Any time I have an opportunity to read her a sign that gives her a behavioral cue, I like to read it to her. She appreciates the signs, and it’s not me telling her she can’t do something; it’s the expectation of the place where we are for all people, including me.


We do writing two different ways. Sometimes MC wields the pen and makes her scribbles. Then I ask for the pen and simply say, “What did you write here?” and I write exactly what she tells me.

I make an honest effort to create my to-do list for the day every morning over coffee, and MC often wants to help me. Other times I’m making Chouchou’s lunch (or dinner) and I ask her to write a note to put in his lunch box. She makes the scribbles, then tells me what she wrote and I write it verbatim.

I also like to do dictated stories with her. We like to get the stickers and a sheet of paper out. She will make a scene using the stickers and then I will ask her to tell me the story. I ask the names of each person, animal, and character, and then I ask her to tell me a story. Sometimes I have to ask her a question or two to keep the story going, and then I read it back to her. Then she chooses where to hang it so we can see it and read it later.

Letter exposure

I am in the process of making a little nook in the corner of our living room for MC – right now it’s just a couple of file cabinets and a bench…it’s a bit of a hot mess, but I have dreams for this space.

The file cabinets are perfect because they hide a bunch of my school resources and they are also the perfect spot to put magnetic letters so we can “play” with the letters of the alphabet.

We’ve played with the letters a bit, I’ll ask her what she wants me to spell, and I’ll make words like “horse” or “Bingo,” depending on her focus for the day.

We haven’t really done a lot of practice with matching letters to their name, putting the alphabet in order, etc (I haven’t made that a priority yet) so I am not really pushing that. Instead she sees the forms of letters, and we focus on color, shape or size and sort a couple of letters at a time according to one of those themes. Later, we will look at the letters, I will orient them correctly and point and say the name of the letter.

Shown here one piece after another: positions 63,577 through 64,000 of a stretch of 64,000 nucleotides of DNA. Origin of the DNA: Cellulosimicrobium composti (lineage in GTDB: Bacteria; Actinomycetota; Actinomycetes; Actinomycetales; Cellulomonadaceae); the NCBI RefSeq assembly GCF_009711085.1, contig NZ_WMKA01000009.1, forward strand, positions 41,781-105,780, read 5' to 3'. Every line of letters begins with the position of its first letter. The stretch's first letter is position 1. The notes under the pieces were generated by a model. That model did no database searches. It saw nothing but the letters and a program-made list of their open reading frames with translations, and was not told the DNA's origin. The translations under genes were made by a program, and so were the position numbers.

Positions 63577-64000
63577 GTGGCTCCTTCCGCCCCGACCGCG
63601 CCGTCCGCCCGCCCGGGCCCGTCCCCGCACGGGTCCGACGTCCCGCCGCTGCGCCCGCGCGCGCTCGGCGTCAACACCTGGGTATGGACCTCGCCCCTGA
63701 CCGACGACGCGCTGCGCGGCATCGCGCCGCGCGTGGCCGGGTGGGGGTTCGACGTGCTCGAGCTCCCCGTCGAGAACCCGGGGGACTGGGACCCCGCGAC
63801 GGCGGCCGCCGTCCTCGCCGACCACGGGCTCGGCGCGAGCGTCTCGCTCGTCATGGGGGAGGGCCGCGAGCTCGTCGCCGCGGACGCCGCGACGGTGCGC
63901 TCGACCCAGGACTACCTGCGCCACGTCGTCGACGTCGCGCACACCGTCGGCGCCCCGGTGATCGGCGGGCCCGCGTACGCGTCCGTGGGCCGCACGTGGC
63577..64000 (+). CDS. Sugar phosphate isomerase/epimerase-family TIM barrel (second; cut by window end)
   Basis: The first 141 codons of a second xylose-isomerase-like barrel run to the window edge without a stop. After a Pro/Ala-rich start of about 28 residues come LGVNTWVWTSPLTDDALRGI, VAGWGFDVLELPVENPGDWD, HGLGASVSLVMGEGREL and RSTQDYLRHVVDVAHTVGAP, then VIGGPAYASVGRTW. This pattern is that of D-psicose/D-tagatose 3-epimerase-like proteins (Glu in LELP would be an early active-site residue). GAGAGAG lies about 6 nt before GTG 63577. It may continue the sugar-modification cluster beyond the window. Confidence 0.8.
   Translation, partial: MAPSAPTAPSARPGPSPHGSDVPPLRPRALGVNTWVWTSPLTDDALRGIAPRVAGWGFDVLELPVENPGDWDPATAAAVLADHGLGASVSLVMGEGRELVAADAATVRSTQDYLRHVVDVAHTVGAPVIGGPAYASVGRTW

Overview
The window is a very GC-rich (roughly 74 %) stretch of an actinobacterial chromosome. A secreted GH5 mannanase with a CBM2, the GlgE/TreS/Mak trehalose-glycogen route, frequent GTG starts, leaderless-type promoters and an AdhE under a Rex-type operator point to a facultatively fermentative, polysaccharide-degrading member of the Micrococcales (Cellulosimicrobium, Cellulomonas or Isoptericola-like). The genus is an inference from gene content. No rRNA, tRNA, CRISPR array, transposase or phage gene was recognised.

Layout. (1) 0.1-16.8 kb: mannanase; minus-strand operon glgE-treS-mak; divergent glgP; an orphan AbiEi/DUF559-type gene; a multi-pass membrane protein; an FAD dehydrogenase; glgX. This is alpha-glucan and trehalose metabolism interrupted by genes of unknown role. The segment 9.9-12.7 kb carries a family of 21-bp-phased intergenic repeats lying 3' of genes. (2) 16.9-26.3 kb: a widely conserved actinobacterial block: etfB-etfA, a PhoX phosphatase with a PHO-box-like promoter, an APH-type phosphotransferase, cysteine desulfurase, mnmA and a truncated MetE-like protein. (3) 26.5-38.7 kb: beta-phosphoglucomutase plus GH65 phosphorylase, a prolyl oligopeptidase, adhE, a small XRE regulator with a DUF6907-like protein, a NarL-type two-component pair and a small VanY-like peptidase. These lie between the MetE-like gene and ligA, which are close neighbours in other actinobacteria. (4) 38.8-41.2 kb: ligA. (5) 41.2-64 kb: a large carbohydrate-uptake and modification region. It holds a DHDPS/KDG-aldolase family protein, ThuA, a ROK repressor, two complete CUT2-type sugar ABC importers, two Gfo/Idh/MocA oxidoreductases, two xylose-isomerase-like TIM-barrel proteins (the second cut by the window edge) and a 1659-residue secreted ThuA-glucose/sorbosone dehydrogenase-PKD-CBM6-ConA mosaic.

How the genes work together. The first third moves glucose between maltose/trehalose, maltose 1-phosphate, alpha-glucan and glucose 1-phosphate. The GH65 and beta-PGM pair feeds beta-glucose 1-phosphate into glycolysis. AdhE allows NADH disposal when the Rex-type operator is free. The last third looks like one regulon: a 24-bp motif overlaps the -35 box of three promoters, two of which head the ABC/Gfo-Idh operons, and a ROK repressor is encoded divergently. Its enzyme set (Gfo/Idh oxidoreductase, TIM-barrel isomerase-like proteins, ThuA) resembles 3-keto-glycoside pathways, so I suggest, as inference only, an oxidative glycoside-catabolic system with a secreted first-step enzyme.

Additionally, I recently rediscovered a learning toy a friend had given us – Leapfrog’s Fridge Phonics. This is a handy little toy which teaches her the name and sound of each letter in a sing-songy, can’t get it out of your head rhythm.

It also doubles as a simple puzzle for her – she has to insert the letter piece in the correct orientation so that the toy will tell her the letter and sound of the letter.

Name games

MC has her full name down pat, thanks in part to a bedtime book we read – On the Night You Were Born, and bedtime prayers. When she first said her full name unprompted I was surprised. Then I remembered how we would repeat her name every night when reading the book. I decided to run with it.

One of the easiest ways to start with literacy awareness, learning letters and simple spelling is by using her name. It’s a word every child is invested in – their own name, so it makes it high-interest.